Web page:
Coinbase and DustAid Partner to Facilitate Charitable Cryptocurrency Donations

San Francisco-based cryptocurrency exchange Coinbase has announced a partnership with DustAid, an organization that facilitates cryptocurrency donations to support charities as Christmas approaches.

According to Coinbase’s announcement, the partnership will let Coinbase users within the UK donate cryptocurrency to three charitable organizations fighting for different causes. To support these organizations, DustAid will be using Coinbase Commerce, the exchange’s solution for merchants to accept cryptocurrency payments.

These are the NSPCC, a leading children’s charity in the UK keeping them safe from abuse, the Little Edi Foundation, which supports struggling rural communities in Romania, and Space for Giants, which works to protect and secure the future of elephants and their landscapes.

The NSPCC’s Lead Digital Producer Louse Corden was quoted as saying:

We are really grateful for the backing we have received from DustAid and Coinbase, and we now hope that users of cryptocurrency go to their platforms to make a festive donation to Childline.

Duncan Murray, Managing Director at DustAid, said that the organization believes blockchain technology can help charities positively impact people throughout the world. The cryptocurrency community is notably known for its philanthropy.

Fidelity’s charity unit, Fidelity Charitable, revealed earlier this year it has received over $100 million in cryptocurrency donations since it started accepting them in 2015. In 2017 alone, when the market was booming to new all-time highs, Fidelity Charitable received $69 million worth of cryptocurrency.

An anonymous BTC supporter created last year a bitcoin charity called the Pineapple Fund, which donated over 5,100 BTC, then worth $55 million, to various projects, including the Free Software Foundation, the Electronic Frontier Foundation, and The Water Project.

Featured image by Sandy Millar on Unsplash.

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Trans-Fee Mining Crypto Exchange 'FCoin' Insolvent After Mistakenly Being Too Generous

One of the first cryptocurrency exchanges to adopt the controversial trans-fee mining (TFM) model, which has been called a “disguised ICO” has paused trading and withdrawals over a shortage of crypto worth up to $130 million.

According to a statement published by FCoin’s founder Zhang Jian, a former Huobi CTO, the exchange is now unable to process withdrawals as its reserves are down by between 7,000 to 13,000 bitcoin, worth over $130 million at press time, over an issue that’s “a little too complicated to be explained in a single sentence.”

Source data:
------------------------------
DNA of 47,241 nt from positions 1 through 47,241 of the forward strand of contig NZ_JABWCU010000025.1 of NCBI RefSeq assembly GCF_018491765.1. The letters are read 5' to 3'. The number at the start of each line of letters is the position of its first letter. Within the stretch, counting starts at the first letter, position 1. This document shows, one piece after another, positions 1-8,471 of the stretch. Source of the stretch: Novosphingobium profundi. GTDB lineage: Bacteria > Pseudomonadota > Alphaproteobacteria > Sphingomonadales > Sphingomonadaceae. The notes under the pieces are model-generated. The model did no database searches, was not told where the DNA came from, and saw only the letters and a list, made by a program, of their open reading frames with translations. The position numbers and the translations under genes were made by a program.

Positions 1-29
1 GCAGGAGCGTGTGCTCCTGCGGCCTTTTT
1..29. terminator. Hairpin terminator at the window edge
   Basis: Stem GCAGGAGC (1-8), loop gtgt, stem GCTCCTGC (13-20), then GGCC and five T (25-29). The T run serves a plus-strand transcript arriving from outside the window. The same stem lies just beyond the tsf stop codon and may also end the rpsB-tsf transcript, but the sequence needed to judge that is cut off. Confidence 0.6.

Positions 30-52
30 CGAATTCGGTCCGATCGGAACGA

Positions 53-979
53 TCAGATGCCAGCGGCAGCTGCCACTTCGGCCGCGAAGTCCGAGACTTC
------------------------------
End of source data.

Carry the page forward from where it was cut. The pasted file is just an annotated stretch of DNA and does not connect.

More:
Zhang’s statement details the cryptocurrency exchange wasn’t hacked, nor is it pulling an exit scam on its users. He detailed that an internal system error gave users more mining rewards than they should have received, noting the error wasn’t detected for a long period of time.

The transaction-fee mining model, which saw FCoin’s trading volume surpass $5 billion per 24 hours numerous times, sees the cryptocurrency exchange incentivize trading via its own token, FT. FCoin reimbursed users for transaction fees paid in BTC or ETH with FTs until 51% of the coin’s supply was distributed, and redistributed 80% of the BTC and ETH it collected to those holding FT tokens.

The controversial model drew criticism and saw Zhang defend it, claiming it was a misunderstood invention. At the time, he said:

If you look back at history, all new things were not recognized at the beginning. Many were believed to be fraud. Jack Ma was recognized as a fraud when he first promoted the internet in China.

Various cryptocurrency exchanges started adopting the TFM model shortly after, with research showing these platforms had unusually thin order books and low traffic taking into account the trading volumes they had.

According to Zhang, the errors in FCoin’s system gave away too many tokens in mining rewards from mid-2018 to mid-2019, when a complete back-end auditing system was implemented. As throughout 2019 the price of FT kept on dropping, Zhang and his team reportedly used their own funds to buy back tokens and drive up demand, a decision he claims was an error.

This, as it gave users a chance to sell their FT tokens and withdraw as much as possible from their accounts, while FCoin bought up tokens that kept on losing value. Zhang’s announcement came shortly after FCoin suspended its platform over a risk-control issue.

Zhang is now reportedly manually processing users’ withdrawal requests sent via email. The founder of the exchange claimed he will “switch tracks” to start again, and noted he hopes he can use the profits made from new ventures to “compensate everyone for their losses.”

Featured image via Unsplash.